Increasing immigration in the late 1800s caused many Americans to fear ethic, racial, and linguistic diversity. The patchwork of immigrant communities crowded into growing industrial cities threatened some American's sense of national identity. Calls for immigration restrictions, limits on the employment of foreigners, and the banning of languages other than English in schools were common. In schools for deaf children classes were increasingly taught without signing and oral training was stressed. Deaf adults and children were discouraged from using sign language in public.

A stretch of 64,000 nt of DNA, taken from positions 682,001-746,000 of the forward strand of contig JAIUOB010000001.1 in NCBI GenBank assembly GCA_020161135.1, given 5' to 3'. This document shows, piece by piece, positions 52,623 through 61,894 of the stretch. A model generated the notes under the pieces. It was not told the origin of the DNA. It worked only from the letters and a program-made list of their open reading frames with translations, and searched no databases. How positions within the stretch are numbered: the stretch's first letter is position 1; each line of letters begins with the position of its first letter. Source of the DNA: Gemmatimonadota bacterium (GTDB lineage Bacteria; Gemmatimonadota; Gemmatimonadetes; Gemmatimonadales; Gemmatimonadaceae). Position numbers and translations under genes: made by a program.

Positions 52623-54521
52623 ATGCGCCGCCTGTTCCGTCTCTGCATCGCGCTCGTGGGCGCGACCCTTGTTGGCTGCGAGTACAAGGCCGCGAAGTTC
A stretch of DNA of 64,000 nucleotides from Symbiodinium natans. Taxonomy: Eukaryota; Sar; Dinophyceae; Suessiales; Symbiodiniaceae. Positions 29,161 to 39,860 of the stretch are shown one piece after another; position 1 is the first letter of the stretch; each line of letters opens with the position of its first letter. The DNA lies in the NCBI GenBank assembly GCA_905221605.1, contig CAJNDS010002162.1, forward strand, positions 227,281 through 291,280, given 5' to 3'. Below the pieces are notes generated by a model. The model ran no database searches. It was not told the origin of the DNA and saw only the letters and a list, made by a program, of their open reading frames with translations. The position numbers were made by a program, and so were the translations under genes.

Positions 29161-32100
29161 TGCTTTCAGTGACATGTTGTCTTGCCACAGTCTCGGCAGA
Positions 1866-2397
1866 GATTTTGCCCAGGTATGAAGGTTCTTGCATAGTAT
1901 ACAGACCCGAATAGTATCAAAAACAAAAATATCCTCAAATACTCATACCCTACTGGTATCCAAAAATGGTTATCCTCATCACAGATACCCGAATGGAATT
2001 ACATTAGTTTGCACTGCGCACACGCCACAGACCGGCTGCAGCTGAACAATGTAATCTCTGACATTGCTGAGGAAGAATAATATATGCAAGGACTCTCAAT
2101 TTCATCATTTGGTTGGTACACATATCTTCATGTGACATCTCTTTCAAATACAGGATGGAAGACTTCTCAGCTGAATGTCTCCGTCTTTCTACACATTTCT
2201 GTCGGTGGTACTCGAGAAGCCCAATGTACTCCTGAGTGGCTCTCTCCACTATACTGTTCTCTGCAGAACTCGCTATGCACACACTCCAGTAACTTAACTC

Gallaudet University Archives






Oral Education as Emancipation

The Struggle between Natural and Normal

Assimilation Through Spoken English

The Influence of Alexander Graham Bell

A Deaf Variety of the Human Race

Oral Schools

Oral Training in "Signing Schools"

Women in the Classroom

Wired for Sound

Signers Respond

New York School for the Deaf, White Plains


| Home | Formation of a community | Language and Identity | Community Building | Awareness,Access and Change |

  Inquiries regarding this exhibition may be directed to Jean L. Bergey
Project Director Jean L. Bergey
Office of the Provost: (202) 651-5635 V/TTY (202) 651-5704
VP (202) 250-2905
Email to :
Website Designer: Shelby Jia

Copyright © Gallaudet University
800 Florida Avenue NE
Washington DC, 20002-3695